Hall of Fame HS basketball coach Morgan Wootten dies at 88

Must Read

Report: Raiders QB Derek Carr being ‘heavily shopped’ at NFL Combine

Isaiah J. Downing-USA TODAY Sports The Las Vegas...

Hair of the Bear: UCLA Women’s Athletics Are Heating Up

While the UCLA Bruins men’s basketball team has, rightly or wrongly, taken up a lot of oxygen on this...

Cam Newton posts cryptic message as divorce with Panthers looms

Jeremy Brevard-USA TODAY Sports The Carolina Panthers are going to trade former NFL MVP Cam Newton at some point this...
Distinct Athletehttp://Distinctathlete.com
DistinctAthlete.com is an entertaining sports site. The site specializes in viral sports content. Content includes controversial and original opinions, news stories, off-beat stories, humorous videos, entertaining photos, exclusive interviews, and witty banter between the writers and commenters. Distinct Athlete was launched in May of 2012 and has been featured and/or cited on several prominent sports sites.

HYATTSVILLE, Md. (AP) — Morgan Wootten, a Hall of Fame basketball coach who built DeMatha High School into a national powerhouse and mentored several future NBA stars during a career that spanned parts of six decades, has died. He was 88.

The school announced his death on Twitter, writing, “The Wootten Family is saddened to share the news that their loving husband and father Morgan Wootten passed away” on Tuesday night surrounded by his family.

Wootten coached DeMatha, a private Catholic school in Hyattsville, from 1956 to 2002. He went 1,274-192 and retired as the winningest high school coach in history, although he now ranks second.

Wootten never had a losing season and won at least 30 games on 10 different occasions.

“If you’re in basketball and you don’t now Morgan Wootten, there’s something wrong with you,” North Carolina coach Roy Williams once said.

DeMatha had already earned recognition as one of the top basketball programs in America before Wootten led the Stags into a game in 1965 against Power Memorial, which was led by future NBA star Lew Alcindor and was riding a 71-game winning streak, including a victory over DeMatha one year earlier.

Wootten simulated Alcindor’s height in practice by having players shoot over defenders holding raised tennis rackets.

Before a sellout crowd at Cole Field House on the campus of the University of Maryland, DeMatha limited Alcindor to 16 points and prevailed 46-43.

“It put high school basketball on a national level,” Wootten said of the much-publicized matchup.

Wootten, who was born in Durham, North Carolina, on April 21, 1931, was inducted into the Naismith Memorial Basketball Hall of Fame in 2000. He was introduced at the ceremony by Red Auerbach, the Hall of Fame coach of the Boston Celtics who died in 2006.

“Morgan Wootten had it all,” Auerbach said. “He loved the game, he loved the kids, he was a teacher. He’s always in command, without being loud or brash.”

Wootten would raise his voice when necessary, but his approach relied more on positive reinforcement.

“True basketball coaches are teachers,” he said. “If you humiliate or curse them, that won’t do it. Coaches like that are not coaches.”

Wootten launched the careers of a number of players who went to the NBA, including Adrian Dantley, Danny Ferry, Sidney Lowe and Kenny Carr.

Dereck Whittenburg, who played under Wootten at DeMatha before starring for North Carolina State and becoming a college coach, spent years making a documentary about Wootten called “The Godfather of Basketball.”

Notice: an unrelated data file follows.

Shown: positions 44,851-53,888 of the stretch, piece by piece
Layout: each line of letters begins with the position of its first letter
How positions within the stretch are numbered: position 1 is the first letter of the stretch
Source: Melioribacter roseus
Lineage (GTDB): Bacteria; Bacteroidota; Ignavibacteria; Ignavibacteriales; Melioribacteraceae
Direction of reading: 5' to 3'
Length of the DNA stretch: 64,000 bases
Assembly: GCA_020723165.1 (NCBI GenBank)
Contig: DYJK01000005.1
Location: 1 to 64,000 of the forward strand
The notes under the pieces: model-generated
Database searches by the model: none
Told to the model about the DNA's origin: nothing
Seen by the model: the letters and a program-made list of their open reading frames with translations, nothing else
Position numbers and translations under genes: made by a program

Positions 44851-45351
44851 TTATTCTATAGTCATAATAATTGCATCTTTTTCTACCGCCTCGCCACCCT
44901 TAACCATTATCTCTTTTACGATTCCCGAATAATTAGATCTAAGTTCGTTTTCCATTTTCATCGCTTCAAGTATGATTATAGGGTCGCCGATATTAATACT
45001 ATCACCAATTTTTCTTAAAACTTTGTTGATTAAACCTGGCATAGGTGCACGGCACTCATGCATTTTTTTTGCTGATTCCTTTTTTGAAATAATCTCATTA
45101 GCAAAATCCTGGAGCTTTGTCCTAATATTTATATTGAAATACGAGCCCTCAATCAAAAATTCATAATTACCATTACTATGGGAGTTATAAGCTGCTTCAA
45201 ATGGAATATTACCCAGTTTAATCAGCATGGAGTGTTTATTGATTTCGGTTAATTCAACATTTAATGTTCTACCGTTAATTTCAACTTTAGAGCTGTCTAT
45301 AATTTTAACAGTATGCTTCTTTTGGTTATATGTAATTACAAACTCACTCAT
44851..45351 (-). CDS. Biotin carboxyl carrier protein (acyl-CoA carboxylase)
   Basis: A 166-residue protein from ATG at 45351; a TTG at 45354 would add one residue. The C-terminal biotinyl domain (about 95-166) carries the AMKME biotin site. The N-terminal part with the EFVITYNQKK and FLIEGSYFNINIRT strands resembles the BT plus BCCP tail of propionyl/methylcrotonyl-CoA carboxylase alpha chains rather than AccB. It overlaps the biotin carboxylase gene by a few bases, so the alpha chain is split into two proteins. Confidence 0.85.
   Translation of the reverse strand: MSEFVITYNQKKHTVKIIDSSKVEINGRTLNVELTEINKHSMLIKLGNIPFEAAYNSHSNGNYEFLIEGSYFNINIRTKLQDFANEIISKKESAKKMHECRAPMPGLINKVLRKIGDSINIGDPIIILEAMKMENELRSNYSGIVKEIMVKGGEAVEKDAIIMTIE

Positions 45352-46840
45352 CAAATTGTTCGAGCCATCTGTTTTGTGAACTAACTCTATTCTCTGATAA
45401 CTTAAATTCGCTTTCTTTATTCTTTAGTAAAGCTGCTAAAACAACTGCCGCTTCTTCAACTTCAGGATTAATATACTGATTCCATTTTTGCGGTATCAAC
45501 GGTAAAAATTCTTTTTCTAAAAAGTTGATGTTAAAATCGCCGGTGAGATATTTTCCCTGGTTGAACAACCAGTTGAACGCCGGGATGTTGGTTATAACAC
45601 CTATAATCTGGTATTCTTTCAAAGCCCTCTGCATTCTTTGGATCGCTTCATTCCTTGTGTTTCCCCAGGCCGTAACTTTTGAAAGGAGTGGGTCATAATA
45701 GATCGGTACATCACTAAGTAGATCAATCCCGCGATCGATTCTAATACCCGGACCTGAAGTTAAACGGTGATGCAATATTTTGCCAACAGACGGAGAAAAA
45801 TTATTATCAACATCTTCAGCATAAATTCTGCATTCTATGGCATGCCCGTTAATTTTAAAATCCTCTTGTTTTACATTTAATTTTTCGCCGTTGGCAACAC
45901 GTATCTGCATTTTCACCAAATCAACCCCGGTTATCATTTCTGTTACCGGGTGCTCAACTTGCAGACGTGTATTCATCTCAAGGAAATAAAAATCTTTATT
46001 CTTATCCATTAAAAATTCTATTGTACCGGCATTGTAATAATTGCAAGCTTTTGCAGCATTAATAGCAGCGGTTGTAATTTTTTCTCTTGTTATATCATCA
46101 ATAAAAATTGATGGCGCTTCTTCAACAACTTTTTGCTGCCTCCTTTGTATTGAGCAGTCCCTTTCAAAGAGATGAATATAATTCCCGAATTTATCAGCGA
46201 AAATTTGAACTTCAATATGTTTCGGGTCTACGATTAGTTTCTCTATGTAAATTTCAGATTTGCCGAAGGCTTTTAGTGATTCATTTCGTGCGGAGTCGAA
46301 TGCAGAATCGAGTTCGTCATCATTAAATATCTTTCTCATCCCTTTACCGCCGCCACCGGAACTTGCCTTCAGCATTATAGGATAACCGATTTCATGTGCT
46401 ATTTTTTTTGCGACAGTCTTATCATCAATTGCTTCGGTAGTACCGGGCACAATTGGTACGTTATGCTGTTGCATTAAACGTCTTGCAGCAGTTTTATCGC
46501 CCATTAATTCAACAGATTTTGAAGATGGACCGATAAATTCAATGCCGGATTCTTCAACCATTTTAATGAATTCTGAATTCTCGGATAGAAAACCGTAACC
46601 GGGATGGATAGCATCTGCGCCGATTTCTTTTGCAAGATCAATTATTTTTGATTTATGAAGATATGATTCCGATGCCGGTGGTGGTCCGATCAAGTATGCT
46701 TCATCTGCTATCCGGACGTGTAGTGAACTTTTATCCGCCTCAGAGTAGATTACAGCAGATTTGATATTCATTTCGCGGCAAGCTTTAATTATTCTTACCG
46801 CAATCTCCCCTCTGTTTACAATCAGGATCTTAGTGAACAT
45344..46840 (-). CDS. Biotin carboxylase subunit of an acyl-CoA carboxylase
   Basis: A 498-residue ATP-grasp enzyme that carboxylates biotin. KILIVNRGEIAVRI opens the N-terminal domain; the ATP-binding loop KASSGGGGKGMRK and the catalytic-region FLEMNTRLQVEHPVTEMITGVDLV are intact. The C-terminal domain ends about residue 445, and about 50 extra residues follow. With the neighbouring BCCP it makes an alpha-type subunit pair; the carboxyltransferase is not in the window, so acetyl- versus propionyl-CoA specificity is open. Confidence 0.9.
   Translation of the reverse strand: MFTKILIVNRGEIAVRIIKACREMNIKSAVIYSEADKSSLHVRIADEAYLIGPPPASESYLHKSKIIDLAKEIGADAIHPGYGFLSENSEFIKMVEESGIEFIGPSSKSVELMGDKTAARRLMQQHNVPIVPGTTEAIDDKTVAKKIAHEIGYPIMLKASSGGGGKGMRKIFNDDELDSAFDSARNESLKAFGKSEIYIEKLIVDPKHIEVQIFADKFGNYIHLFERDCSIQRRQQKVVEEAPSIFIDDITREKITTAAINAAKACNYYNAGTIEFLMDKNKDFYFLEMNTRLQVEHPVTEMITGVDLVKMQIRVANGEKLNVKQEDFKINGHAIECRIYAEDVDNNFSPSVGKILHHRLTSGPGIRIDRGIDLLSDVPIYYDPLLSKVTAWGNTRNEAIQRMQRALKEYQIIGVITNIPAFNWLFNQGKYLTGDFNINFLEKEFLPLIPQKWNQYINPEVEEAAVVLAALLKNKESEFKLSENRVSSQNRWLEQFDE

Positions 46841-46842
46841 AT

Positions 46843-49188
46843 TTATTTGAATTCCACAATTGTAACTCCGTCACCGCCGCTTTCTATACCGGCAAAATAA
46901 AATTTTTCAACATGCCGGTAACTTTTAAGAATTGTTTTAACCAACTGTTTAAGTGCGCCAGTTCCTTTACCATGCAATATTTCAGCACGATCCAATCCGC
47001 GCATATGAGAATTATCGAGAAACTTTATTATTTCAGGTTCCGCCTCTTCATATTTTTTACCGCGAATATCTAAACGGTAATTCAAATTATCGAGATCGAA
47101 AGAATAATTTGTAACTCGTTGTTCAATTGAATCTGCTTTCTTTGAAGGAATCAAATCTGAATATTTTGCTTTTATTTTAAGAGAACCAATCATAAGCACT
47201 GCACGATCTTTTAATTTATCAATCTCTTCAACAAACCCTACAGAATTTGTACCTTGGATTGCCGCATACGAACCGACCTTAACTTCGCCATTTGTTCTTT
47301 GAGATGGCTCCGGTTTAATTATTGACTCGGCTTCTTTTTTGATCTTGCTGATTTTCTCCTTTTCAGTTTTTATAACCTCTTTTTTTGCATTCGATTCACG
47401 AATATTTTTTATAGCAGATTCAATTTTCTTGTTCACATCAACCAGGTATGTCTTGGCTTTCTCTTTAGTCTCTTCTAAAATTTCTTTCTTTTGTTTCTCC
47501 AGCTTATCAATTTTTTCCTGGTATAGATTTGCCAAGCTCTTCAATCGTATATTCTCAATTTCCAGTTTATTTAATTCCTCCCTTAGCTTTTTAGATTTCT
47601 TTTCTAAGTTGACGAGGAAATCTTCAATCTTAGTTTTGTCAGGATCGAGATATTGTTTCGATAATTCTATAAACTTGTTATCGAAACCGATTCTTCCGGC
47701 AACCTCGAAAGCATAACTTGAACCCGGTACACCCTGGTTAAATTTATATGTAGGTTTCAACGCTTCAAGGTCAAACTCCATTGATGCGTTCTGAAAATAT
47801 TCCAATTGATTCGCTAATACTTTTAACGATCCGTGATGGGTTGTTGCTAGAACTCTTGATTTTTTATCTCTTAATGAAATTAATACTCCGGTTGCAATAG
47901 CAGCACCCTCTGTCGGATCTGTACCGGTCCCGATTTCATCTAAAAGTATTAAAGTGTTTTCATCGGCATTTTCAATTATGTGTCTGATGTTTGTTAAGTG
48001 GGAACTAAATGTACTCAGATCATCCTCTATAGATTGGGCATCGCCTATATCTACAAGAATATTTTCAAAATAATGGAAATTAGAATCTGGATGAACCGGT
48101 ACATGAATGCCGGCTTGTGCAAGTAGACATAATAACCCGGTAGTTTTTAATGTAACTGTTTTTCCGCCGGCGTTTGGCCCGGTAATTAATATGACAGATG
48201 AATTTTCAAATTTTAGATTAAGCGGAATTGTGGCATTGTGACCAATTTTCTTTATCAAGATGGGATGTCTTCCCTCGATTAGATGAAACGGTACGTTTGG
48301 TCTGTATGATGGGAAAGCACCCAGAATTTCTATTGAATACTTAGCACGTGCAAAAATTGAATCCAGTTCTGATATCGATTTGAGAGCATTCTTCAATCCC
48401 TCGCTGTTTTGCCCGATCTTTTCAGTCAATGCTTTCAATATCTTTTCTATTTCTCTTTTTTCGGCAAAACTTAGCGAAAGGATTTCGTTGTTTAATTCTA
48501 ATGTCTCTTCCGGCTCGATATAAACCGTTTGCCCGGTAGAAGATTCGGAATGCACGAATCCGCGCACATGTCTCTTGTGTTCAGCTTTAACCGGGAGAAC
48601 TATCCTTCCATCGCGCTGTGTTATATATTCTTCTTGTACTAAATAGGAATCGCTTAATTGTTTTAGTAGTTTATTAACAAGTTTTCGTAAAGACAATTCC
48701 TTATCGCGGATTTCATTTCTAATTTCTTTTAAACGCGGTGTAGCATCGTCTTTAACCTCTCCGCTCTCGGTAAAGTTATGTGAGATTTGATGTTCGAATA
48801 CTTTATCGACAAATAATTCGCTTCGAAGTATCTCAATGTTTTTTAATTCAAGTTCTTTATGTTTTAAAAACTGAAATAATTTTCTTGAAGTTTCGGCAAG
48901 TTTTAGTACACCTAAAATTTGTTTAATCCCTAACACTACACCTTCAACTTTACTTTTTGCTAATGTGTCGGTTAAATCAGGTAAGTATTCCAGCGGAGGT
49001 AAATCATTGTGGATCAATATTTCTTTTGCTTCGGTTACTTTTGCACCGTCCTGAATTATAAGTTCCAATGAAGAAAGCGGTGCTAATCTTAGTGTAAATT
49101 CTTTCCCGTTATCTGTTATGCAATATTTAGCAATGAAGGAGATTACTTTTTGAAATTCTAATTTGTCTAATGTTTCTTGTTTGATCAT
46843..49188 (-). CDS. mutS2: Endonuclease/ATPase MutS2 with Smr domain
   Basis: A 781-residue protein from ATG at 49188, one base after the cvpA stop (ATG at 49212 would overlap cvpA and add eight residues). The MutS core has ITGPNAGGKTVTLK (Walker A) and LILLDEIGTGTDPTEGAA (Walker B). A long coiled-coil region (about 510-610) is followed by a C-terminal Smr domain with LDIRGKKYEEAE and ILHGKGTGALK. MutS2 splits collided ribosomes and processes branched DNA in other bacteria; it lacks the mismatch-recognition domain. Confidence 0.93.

“Outstanding leader, very good communicator,” Whittenburg said of Wootten. “Talked about the fundamentals of basketball and the fundamentals of life — being on time, being a good person, surrounding yourself with good people.”

Before Wootten arrived at DeMatha, the school had dropped out of the Washington Catholic League because it could not compete against bigger, better teams with far more talented athletes.

“We can change that,” said Wootten, who abandoned his plan to be a lawyer in favor of this low-paying but satisfying job.

“If I can pay the bills, I’m happy,” said Wootten, who never regretted his decision.

“I fell in love with coaching. I loved interacting with young people, having the opportunity to make a tremendous impression on them,” he said.

DeMatha went 22-10 in his first season, and he helped integrate the school three years later. Two years after that, the Stags were the top-ranked team in the Washington, D.C., area.

Not surprisingly, Wootten received head coaching offers from several colleges. He spurned North Carolina State and others. His goal was to coach Maryland, his alma mater, and Wootten was seemingly in the mix in 1986 after Lefty Driesell was fired following the death of Len Bias.

The phone never rang. Bob Wade, then coach at Dunbar High in Baltimore, got the job. Though terribly disappointed, Wootten said, “I believe everything happens for a reason.”


Please enter your comment!
Please enter your name here

Latest News

Offense struggles again as Arizona falls to USC

Among the many things Sean Miller said had to happen for the Arizona Wildcats to be successful on the Los Angeles road trip was...

Martí da con la tecla: halla su esqueleto de confianza

Uno de los mejores momentos del Girona esta temporada está coincidiendo con que Pep Lluís Martí ha dado continuidad, siempre que las lesiones y...

Ruggs runs fast but can’t top Ross’s record he had targeted

INDIANAPOLIS (AP) — The stars came out at night inside Lucas Oil Stadium, especially Henry Ruggs III who came up short in his quest...

Senior Night: WSU Cougars Game Preview & How to Watch

The Essentials Date: Friday, 2/28/20 Tip-Off Time: 6:00 pm PT TV: FS1 Radio: KOMO 1000 Streaming: Foxsportsgo.com Location: Seattle, Washington Betting line: Washington -10 Washington State 2019-20 Statistics: Record: 14-14 (5-10) Points For per...

More Articles Like This